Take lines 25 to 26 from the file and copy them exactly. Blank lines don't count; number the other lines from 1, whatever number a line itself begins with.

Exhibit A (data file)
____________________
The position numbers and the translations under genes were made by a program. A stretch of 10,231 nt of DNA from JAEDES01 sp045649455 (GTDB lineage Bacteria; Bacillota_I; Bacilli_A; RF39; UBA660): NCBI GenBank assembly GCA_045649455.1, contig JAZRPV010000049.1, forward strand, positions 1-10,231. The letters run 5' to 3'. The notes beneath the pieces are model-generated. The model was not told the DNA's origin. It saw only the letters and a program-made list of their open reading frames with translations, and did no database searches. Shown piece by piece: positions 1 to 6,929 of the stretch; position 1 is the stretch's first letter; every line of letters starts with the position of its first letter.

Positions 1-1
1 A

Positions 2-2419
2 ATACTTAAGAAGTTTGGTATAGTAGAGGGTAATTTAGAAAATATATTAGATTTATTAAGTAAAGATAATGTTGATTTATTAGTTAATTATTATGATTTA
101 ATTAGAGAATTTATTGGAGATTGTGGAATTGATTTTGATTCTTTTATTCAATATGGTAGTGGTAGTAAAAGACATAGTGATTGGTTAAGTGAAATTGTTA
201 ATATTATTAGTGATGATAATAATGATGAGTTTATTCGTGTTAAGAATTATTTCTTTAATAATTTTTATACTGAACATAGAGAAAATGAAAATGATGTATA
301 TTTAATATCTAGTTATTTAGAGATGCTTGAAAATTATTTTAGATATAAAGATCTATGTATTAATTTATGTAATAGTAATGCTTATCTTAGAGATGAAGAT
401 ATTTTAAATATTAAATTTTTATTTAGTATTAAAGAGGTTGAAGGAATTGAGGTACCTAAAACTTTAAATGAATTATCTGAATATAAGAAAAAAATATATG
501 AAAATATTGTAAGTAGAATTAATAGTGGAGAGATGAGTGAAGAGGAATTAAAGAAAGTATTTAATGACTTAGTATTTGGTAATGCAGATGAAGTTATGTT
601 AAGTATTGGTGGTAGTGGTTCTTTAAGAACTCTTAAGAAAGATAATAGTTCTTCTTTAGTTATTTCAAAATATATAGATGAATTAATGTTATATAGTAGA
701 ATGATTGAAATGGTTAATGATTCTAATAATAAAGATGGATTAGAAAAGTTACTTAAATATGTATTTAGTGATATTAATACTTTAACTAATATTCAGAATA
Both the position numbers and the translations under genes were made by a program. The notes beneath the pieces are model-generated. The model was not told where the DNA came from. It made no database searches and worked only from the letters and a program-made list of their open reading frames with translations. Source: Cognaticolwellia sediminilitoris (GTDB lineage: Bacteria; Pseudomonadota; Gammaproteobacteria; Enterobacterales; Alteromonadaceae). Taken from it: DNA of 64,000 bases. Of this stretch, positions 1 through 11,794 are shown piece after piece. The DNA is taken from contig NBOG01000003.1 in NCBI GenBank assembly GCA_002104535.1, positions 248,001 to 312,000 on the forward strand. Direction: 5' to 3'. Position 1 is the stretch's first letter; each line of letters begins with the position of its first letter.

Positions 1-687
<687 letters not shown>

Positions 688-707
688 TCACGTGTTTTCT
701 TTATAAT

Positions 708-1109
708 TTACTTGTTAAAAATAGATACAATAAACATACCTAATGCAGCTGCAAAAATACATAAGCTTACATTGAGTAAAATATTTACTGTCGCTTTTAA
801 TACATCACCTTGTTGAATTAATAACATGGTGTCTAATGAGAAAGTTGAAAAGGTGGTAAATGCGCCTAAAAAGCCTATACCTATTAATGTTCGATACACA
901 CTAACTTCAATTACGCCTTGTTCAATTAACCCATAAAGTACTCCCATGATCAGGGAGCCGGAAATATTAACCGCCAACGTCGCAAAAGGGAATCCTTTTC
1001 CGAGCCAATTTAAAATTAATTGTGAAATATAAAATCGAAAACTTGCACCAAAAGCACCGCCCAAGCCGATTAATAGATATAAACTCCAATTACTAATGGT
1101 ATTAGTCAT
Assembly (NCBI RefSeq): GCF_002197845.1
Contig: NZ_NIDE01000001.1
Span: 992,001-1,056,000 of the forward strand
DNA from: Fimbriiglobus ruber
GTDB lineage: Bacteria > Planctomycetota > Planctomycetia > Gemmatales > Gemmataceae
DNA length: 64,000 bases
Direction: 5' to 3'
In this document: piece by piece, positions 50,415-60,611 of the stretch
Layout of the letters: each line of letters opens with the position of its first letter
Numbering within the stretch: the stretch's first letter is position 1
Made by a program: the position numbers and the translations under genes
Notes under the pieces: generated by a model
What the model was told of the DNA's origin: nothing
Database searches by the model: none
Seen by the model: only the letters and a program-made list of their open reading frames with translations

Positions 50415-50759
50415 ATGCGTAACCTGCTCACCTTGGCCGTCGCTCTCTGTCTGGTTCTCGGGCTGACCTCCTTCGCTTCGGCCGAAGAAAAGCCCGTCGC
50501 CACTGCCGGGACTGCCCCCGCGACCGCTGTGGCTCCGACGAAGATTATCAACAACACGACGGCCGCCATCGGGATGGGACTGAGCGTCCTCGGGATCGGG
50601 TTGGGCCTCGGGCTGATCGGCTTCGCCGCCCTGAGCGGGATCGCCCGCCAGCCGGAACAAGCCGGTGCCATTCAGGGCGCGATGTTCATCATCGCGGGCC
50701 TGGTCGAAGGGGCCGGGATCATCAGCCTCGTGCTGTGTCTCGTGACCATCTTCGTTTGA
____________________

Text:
Assembly (NCBI RefSeq): GCF_002197845.1
Contig: NZ_NIDE01000001.1